Some people consider cave art, those scratchings that resemble woolly mammoths and other depictions of prehistoric life, to be the earliest form of graffiti. While those pictograms are now treasured there's a similarity between them and run-of-the-mill graffiti, which can get the artist in a lot of trouble these days.
Graffiti, or painting on buildings, vehicles, trains, bridges, natural landmarks, and other public or private structures, is a form of vandalism. Any defacement or destruction of property or a landmark may be considered a criminal act, even if it's scratching your initials in the wall of a bathroom stall at a state park. The location of the vandalism is a key ingredient to eventual prosecution: depending on if it's done at on private property or public property – and what your vandalism says or does to its victim -- the penalty or punishment can vary.
The origin of the term "vandalism" comes from the Germanic/European people, the Vandals, who sacked Rome in the year 455, specifically defacing statues. While it was not unusual to destroy the property of a rival, this group was forever associated with the act thanks to a poem later written by Brit John Dryden.
Damage of $100 or more to government property can bring severe penalties: fines of $250,000 and up to 10 years in jail. Under $100 of damage is a misdemeanor. Prosecutors need only to prove intent, they need not prove that the defendant knew he was damaging government-owned property.
Mailboxes are federal property and vandalism of them can be prosecuted as a serious crime. Those in isolated areas are particularly vulnerable. Interrupting mail service has always been prosecuted, whether it was outlaws in the Old West robbing trains to steal payrolls that were carried in the mail car or leaving bombs in urban mailboxes on city streets.
Oftentimes vandalism is attributed to gangs in cities who "tag" their territory with specific markers as a threat to their rivals. Police crack down on this behavior in hopes of deterring violence that may result. Racist or anti-Semitic vandalism, such as marking a Nazi swastika on or near a Jewish temple or landmark, may be prosecuted at a higher level due to the implicit threat or violation of civil rights involved (singling out a particular group for a hate crime).
Many cities, including New York, have seen crime rates fall when the police are instructed to take a "no tolerance" approach to graffiti and related vandalism. At the same time the artist Shepard Fairey was prosecuted in Detroit for attaching his work to several buildings and a bridge. The city claimed Fairey's use of wheat paste adhesive did $20,000 in damage to buildings. Critics said the city was trying to make a statement about changing its image. When he was charged Fairey faced up to 10 years in prison on multiple felonies, but six months later a judge threw out the case.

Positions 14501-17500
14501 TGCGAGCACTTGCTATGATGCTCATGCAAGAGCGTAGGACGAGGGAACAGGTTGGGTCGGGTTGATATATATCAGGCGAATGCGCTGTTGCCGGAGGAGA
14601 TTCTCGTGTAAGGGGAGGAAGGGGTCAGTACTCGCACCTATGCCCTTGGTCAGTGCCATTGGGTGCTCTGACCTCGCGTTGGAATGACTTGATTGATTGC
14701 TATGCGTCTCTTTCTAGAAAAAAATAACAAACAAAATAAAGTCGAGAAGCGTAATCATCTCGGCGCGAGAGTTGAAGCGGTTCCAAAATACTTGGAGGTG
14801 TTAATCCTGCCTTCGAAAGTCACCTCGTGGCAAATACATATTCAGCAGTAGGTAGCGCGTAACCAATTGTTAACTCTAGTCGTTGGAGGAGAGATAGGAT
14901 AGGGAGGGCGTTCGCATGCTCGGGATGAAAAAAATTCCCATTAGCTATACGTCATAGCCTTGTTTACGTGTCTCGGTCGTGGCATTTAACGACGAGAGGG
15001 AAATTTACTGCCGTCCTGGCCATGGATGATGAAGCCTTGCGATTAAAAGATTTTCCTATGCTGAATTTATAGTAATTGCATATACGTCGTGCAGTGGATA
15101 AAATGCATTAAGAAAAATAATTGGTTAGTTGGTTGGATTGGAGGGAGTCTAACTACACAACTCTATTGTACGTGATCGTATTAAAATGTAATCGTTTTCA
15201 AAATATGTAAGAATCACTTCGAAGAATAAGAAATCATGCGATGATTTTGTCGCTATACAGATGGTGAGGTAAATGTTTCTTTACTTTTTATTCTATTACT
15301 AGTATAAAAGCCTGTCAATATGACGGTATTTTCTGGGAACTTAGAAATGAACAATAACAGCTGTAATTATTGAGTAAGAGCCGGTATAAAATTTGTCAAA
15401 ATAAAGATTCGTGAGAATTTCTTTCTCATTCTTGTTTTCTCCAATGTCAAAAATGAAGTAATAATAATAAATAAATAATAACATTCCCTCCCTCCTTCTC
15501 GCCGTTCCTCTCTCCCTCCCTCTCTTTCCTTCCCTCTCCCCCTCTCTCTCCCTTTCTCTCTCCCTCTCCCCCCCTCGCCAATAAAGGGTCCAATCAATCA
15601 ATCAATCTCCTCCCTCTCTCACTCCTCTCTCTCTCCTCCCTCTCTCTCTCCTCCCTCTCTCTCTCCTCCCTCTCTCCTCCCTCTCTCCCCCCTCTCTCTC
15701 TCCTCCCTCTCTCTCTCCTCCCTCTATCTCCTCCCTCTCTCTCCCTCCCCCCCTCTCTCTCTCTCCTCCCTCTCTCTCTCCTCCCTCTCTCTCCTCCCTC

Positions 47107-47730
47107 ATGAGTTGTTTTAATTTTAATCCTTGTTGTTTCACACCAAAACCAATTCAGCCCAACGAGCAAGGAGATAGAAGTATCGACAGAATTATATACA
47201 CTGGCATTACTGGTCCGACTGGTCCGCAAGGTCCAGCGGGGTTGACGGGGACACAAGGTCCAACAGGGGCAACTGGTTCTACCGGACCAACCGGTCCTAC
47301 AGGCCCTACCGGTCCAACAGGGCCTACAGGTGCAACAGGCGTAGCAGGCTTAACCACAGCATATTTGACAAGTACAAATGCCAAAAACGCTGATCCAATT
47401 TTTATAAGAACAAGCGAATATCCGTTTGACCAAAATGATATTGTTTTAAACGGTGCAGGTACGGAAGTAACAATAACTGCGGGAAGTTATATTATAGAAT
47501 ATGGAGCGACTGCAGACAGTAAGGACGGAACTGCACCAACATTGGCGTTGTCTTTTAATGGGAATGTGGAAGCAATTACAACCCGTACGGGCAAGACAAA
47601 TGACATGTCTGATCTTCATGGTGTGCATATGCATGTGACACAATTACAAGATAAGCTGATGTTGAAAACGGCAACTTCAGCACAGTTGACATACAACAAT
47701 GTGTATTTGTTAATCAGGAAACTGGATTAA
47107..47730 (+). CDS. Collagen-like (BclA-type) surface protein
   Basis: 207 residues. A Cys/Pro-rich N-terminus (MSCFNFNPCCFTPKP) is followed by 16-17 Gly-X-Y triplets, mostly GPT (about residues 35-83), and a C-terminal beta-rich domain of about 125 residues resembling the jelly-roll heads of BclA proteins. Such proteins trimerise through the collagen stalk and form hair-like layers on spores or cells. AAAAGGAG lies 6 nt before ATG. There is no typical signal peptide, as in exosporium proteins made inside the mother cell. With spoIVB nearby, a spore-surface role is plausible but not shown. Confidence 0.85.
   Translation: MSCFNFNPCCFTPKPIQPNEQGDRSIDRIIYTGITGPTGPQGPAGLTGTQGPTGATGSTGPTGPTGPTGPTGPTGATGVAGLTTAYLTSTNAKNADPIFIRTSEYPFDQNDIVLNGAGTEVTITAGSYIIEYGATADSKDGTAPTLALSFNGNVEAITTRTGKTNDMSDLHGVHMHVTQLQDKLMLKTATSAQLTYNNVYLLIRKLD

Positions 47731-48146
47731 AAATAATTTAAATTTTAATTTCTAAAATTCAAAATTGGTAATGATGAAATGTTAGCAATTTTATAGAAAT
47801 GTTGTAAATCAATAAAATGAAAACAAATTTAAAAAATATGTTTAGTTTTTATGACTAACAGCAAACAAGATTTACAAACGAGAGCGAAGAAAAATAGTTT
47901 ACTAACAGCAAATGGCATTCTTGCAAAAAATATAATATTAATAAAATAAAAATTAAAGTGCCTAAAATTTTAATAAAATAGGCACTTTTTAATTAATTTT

Domestic violence cases, neighborhood disputes, disgruntled employees, and students doing property damage to schools are situations frequently expressed in vandalism. Small instances may be charged as misdemeanors but when combined with other charges, such as breaking and entering to destroy the property, vandalism helps to push the penalty to a higher level.
In Ohio, a man was charged with a hate crime after he defaced his former apartment with racist graffiti and poured concrete into drains. He had been evicted for nonpayment of rent but sought revenge on his African American landlord. Vandalism of the property alone might not have been a felony but the racist words he scrawled on the walls elevated the charges to a hate crime, and he was sentenced to 5-20 years in prison.
A new twist on vandalism happens online: cyber mischief and vandalism. This is the act of destroying or damaging computer files, systems, or websites with malware or by other means. Although these cases are difficult to prosecute, it's becoming more important for the government to pursue cyber vandals who may disrupt utilities or potentially damage the economy by hampering business systems.
In a recent case, a disgruntled employee of a newspaper company invited hackers to damage his former employer's computer system by giving them access with his credentials. Although he faced up to 20 years in prison for inciting the resulting (minor) damage, he was ultimately sentenced to two years in jail, a felony. His subsequent employer also terminated him after he was charged with the crime.
Felony charges of vandalism may apply when the value of the property destroyed is priceless. Two Scout leaders learned this when they filmed themselves destroying an ancient rock formation – estimated at 170 million years old – in Goblin Valley State Park in Utah. Their video went viral online and the two men faced up to 5 years in prison for their act, making the property destruction a felony, but were charged with misdemeanors coupled with high fines instead.